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I'm in the situation where I've installed the JDK, but I can't run applets in browsers (I may not have installed the JRE).

However, when I install the JRE, it clobbers my JDK as the default runtime. This breaks pretty much everything (eclipse, ant) - as they require a server JVM.

There's no JAVA_HOME system property these days - it just seems to use some registry magic (setting the system path is of no use either). Previously, I've just uninstalled the JRE after I've used it to restore the JDK. This time I want to fix it properly.

This also manifests itself with the jre autoupdater - once upon a time, I had a working setup with the JDK and JRE, but it updated and bust everything.

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Curious; I've just got the "Famous Question" badge for this question, and it's only got 5 upvotes? Is this because: A) it's not a good question; B) people accidentally find it when looking for something else; C) This is really popular with the interwebs in general (non SO-users); or D) (as always) "something else" – Stephen Feb 23 '12 at 1:10
up vote 29 down vote accepted

This is a bit of a pain on Windows. Here's what I do.

Install latest Sun JDK, e.g. 6u11, in path like c:\install\jdk\sun\6u11, then let the installer install public JRE in the default place (c:\program files\blah). This will setup your default JRE for the majority of things.

Install older JDKs as necessary, like 5u18 in c:\install\jdk\sun\5u18, but don't install the public JREs.

When in development, I have a little batch file that I use to setup a command prompt for each JDK version. Essentially just set JAVA_HOME=c:\jdk\sun\JDK_DESIRED and then set PATH=%JAVA_HOME%\bin;%PATH%. This will put the desired JDK first in the path and any secondary tools like Ant or Maven can use the JAVA_HOME variable.

The path is important because most public JRE installs put a linked executable at c:\WINDOWS\System32\java.exe, which usually overrides most other settings.

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10  
The key was to put the desired java/bin as the first thing in the system path. – Stephen Feb 15 '09 at 23:00
    
i had java_home set and new bin in path, didnt work, I had to install latest jre7 again and that took care of it – Kalpesh Soni Apr 24 '13 at 18:18
    
Very good and detailed answer, but missing the new best practice java introduces regarding path location switching. see stackoverflow.com/questions/27996603. – user257319 Jan 12 at 0:58

I have patched the behaviour of my eclipse startup shortcut in the properties dialogue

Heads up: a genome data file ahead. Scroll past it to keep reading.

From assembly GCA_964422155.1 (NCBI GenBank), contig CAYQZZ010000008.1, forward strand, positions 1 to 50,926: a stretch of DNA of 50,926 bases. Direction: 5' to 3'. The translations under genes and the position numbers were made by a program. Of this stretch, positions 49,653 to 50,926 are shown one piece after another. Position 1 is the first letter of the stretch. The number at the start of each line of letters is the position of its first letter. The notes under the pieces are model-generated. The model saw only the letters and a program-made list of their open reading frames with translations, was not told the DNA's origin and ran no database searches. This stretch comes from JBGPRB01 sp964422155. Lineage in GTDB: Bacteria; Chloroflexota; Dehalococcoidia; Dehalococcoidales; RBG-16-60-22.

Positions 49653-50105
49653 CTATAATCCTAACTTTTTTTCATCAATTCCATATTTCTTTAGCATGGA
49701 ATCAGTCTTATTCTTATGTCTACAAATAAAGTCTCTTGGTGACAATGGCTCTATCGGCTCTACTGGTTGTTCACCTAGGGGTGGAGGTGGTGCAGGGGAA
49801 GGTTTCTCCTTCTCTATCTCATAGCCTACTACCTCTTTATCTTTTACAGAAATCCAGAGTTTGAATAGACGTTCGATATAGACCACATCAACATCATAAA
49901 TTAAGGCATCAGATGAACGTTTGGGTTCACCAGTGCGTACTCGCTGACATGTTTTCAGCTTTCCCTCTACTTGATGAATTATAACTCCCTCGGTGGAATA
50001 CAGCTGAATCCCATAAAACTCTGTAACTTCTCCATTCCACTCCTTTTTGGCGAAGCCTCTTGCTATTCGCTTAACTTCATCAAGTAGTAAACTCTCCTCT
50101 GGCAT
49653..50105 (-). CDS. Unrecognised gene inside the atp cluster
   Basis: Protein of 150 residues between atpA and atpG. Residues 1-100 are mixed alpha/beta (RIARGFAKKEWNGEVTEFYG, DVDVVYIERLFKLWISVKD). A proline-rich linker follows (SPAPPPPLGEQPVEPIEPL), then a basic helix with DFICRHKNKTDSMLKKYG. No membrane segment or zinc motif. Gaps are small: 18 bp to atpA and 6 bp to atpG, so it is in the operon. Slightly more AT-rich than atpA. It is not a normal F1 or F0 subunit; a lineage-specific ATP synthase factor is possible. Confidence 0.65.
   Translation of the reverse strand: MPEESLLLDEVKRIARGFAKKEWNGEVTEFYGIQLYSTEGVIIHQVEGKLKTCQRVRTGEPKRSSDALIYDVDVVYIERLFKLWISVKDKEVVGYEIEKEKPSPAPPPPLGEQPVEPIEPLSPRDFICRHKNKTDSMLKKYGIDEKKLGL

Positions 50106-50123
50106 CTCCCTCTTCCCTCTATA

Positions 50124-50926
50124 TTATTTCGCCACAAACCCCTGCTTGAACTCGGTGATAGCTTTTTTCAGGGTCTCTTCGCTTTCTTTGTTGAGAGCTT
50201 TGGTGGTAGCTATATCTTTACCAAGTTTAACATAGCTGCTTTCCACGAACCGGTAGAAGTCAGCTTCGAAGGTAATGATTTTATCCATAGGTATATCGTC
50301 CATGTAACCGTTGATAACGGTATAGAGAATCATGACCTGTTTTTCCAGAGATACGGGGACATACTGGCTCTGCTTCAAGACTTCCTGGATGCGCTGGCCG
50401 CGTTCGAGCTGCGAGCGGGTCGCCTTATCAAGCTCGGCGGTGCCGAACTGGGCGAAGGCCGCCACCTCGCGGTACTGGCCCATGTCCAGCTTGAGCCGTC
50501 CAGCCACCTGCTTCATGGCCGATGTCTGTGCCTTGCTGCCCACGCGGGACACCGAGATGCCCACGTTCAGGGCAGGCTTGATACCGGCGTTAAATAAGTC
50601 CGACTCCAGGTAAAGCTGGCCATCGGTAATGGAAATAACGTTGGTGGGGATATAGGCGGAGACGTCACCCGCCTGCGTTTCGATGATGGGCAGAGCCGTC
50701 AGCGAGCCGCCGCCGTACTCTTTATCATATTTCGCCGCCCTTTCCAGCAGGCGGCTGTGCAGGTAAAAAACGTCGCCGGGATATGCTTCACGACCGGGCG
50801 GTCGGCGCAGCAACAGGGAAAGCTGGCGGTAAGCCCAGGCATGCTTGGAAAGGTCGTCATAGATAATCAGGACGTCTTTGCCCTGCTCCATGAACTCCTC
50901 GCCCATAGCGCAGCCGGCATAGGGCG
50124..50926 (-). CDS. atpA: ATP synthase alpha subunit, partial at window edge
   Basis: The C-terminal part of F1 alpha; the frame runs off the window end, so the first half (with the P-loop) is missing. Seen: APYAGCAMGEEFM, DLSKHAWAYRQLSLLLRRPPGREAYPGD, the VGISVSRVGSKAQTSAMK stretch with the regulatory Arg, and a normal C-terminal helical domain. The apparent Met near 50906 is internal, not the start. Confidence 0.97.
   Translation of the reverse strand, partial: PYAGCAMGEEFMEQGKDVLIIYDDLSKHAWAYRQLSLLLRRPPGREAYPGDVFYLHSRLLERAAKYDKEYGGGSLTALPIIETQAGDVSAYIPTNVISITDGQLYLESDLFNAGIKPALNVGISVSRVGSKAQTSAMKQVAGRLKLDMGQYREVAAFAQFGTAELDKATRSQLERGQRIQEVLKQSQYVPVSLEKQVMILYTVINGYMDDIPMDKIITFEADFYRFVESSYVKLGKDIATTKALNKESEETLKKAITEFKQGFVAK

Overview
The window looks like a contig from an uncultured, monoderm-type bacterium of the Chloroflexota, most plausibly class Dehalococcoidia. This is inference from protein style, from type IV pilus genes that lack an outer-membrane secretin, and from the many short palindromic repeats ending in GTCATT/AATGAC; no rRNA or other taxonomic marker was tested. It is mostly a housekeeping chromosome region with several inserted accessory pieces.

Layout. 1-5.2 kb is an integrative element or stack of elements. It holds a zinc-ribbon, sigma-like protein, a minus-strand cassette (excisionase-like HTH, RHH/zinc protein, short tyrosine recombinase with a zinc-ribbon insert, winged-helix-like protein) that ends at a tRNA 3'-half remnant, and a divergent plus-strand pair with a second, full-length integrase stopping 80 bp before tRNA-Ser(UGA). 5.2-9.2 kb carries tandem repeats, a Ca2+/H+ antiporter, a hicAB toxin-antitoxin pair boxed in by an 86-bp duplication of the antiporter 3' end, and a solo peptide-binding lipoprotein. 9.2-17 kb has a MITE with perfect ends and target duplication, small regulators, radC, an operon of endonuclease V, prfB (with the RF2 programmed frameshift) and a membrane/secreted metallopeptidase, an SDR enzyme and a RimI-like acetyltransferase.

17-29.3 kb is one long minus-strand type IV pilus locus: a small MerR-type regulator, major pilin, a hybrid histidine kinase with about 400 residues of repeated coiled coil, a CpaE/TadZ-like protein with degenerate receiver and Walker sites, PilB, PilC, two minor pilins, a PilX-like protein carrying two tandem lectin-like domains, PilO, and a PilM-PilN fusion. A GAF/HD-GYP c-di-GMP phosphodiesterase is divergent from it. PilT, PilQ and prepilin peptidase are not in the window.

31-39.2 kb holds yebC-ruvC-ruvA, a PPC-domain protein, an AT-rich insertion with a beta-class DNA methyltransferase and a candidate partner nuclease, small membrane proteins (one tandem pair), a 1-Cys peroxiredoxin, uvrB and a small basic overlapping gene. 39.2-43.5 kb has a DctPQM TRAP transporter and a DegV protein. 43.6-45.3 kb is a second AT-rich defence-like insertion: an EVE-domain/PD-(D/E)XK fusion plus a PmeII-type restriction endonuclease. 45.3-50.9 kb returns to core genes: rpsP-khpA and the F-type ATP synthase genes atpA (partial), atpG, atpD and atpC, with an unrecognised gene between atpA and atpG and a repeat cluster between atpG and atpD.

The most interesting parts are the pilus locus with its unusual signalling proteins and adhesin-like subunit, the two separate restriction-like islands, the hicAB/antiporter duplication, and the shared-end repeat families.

from

"E:\Program Files\eclipse\eclipse.exe"

to

"E:\Program Files\eclipse\eclipse.exe" -vm "E:\Program Files\Java\jdk1.6.0_30\bin"

as described in the Eclipse documentation

It is a patch only, as it depends on the shortcut to fix things...

The alternative is to set the parameter permanently in the eclipse initialisation file.

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I have several JDK (1.4, 1.5, 1.6) installed in C:\Java with their JREs. Then I let Sun update the public JRE in C:\Program Files\Java Lately there is an improvement, installing in jre6. Previously, there was a different folder per new version (1.5.0_4, 1.5.0_5, etc.), which was taking lot of space

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You might add detail on how to "let Sun update the public JRE ...." Your reply is not very helpful as it is. – John Tobler Jan 25 '12 at 19:56
1  
When you install a JDK on Windows, using their .exe program, in the middle of the installation it asks if it can install the JRE. That's what I meant by "let Sun [now Oracle...] update the public JRE". I always change the default location of the JDK (to a path without spaces, where I put all my Java programs) but always keep the default JRE installation path. – PhiLho Jan 27 '12 at 15:00
    
Your additional explanation is helpful and adds value, @PhiLho. Thank you! – John Tobler Feb 1 '12 at 22:38

After many attempts, I found the junction approach more convenient. This is very similar on how this problem is solved in linux.

Basically it consists of having a link between c:\tools\java\default and the actual version of java you want to use as default in your system.


How to set it:

  1. Download junction and make sure to put it in your PATH environment variable
  2. Set your environment this way: - PATH pointing to ONLY to this jre c:\tools\java\default\bin - JAVA_HOME pointing to `c:\tools\java\default
  3. Store all your jre-s in one folder like (if you do that in your Program FIles folder you may encounter some
    • C:\tools\Java\JRE_1.6
    • C:\tools\Java\JRE_1.7
    • C:\tools\Java\JRE_1.8
  4. Open a command prompt and cd to C:\tools\Java\
  5. Execute junction default JRE_1.6

This will create a junction (which is more or less like a symbolic link in linux) between C:\tools\java\default and C:\tools\java\JRE_1.6

In this way you will always have your default java in c:\tools\java\default.

If you then need to change your default java to the 1.8 version you just need to execute

junction -d default
junction default JRE_1.8 

Then you can have batch files to do that without command prompt like set_jdk8.bat set_jdk7.bat

As suggested from @СӏаџԁеМаятіи

EDIT: From windows vista, you can use mklink /J default JRE_1.8

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1  
That's what I do. But now it's mklink /J instead of junction for newer version of windows. You can simply use rmdir to safely delete the junction (it won't affect the linked folder). – Сӏаџԁе Маятіи Mar 24 at 9:16
    
@СӏаџԁеМаятіи Well good to know, thanks! – snovelli Mar 24 at 10:39

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